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Own-species bias in the representations of monkey and human face categories in the primate temporal lobe

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http://pubman.mpdl.mpg.de/cone/persons/resource/persons84221

Sigala,  R
Department Physiology of Cognitive Processes, Max Planck Institute for Biological Cybernetics, Max Planck Society;

http://pubman.mpdl.mpg.de/cone/persons/resource/persons84063

Logothetis,  NK
Department Physiology of Cognitive Processes, Max Planck Institute for Biological Cybernetics, Max Planck Society;

http://pubman.mpdl.mpg.de/cone/persons/resource/persons84154

Rainer,  G
Department Physiology of Cognitive Processes, Max Planck Institute for Biological Cybernetics, Max Planck Society;

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Sigala, R., Logothetis, N., & Rainer, G. (2011). Own-species bias in the representations of monkey and human face categories in the primate temporal lobe. Journal of Neurophysiology, 105(6), 2740-2752. doi:10.​1152/​jn.​00882.​2010.


Cite as: http://hdl.handle.net/11858/00-001M-0000-0013-BB62-0
Abstract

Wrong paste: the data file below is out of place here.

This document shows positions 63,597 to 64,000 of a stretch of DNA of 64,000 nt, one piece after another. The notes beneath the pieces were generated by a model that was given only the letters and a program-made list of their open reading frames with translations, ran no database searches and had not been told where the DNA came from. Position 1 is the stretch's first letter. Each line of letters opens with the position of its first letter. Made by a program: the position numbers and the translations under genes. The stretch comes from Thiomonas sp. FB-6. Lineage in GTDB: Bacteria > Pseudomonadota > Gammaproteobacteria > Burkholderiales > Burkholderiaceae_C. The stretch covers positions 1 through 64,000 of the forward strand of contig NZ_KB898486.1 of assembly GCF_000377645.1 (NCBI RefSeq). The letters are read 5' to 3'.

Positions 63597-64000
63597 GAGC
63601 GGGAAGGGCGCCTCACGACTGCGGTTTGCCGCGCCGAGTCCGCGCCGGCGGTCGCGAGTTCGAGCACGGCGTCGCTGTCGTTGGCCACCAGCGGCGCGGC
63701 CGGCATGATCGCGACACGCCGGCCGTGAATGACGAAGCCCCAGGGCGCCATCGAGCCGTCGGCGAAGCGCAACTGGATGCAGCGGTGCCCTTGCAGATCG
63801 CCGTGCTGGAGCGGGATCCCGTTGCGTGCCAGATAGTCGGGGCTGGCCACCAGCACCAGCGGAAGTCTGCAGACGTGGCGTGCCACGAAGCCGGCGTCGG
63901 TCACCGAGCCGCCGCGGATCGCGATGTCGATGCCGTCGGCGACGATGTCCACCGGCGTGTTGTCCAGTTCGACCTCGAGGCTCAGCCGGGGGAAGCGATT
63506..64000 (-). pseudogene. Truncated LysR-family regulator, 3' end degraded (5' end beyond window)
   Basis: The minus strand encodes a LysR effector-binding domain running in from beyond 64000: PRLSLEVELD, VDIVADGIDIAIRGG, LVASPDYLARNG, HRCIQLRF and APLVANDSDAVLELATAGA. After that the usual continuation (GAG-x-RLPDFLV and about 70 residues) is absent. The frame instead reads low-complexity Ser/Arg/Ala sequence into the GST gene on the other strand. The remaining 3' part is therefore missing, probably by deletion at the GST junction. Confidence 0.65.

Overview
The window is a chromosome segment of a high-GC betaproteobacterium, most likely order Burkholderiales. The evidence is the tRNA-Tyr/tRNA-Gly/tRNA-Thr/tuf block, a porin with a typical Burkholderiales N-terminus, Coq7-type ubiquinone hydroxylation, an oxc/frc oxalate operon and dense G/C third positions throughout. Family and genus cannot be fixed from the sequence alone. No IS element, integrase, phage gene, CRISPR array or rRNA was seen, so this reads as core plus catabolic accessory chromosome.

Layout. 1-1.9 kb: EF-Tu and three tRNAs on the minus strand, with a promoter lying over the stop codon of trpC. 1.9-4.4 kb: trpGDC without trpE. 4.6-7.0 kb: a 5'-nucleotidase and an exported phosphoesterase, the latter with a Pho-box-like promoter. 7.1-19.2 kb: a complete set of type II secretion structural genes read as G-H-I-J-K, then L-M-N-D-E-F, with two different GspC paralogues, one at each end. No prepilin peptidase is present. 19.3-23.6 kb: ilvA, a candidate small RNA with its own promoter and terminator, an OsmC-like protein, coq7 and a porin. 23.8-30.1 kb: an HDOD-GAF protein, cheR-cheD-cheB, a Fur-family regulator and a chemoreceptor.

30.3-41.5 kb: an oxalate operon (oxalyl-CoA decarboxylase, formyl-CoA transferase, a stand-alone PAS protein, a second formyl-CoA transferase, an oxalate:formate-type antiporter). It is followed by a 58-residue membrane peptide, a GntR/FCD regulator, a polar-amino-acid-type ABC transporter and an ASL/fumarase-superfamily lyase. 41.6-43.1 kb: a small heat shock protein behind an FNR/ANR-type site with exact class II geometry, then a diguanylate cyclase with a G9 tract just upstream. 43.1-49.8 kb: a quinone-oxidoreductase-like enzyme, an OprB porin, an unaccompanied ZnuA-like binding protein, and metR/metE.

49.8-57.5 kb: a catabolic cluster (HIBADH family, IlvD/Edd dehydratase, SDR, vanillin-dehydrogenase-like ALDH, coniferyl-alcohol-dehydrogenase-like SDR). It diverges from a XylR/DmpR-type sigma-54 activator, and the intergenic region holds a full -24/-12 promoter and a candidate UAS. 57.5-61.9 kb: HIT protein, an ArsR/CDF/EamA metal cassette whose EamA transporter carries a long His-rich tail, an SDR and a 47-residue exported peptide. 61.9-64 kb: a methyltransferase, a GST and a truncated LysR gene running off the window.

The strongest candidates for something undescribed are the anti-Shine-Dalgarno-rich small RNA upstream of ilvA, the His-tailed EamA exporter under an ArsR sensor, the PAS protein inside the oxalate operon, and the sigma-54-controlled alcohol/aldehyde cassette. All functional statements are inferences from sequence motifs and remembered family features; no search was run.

Face categorization is fundamental for social interactions of primates and is crucial for determining conspecific groups and mate choice. Current evidence suggests that faces are processed by a set of well-defined brain areas. What is the fine structure of this representation, and how is it affected by visual experience? Here, we investigated the neural representations of human and monkey face categories using realistic three-dimensional morphed faces that spanned the continuum between the two species. We found an “own-species” bias in the categorical representation of human and monkey faces in the monkey inferior temporal cortex at the level of single neurons as well as in the population response analyzed using a pattern classifier. For monkey and human subjects, we also found consistent psychophysical evidence indicative of an own-species bias in face perception. For both behavioural and neural data, the species boundary was shifted away from the center of the morph continuum, for each species toward their own face category. This shift may reflect visual expertise for members of one's own species and be a signature of greater brain resources assigned to the processing of privileged categories. Such boundary shifts may thus serve as sensitive and robust indicators of encoding strength for categories of interest.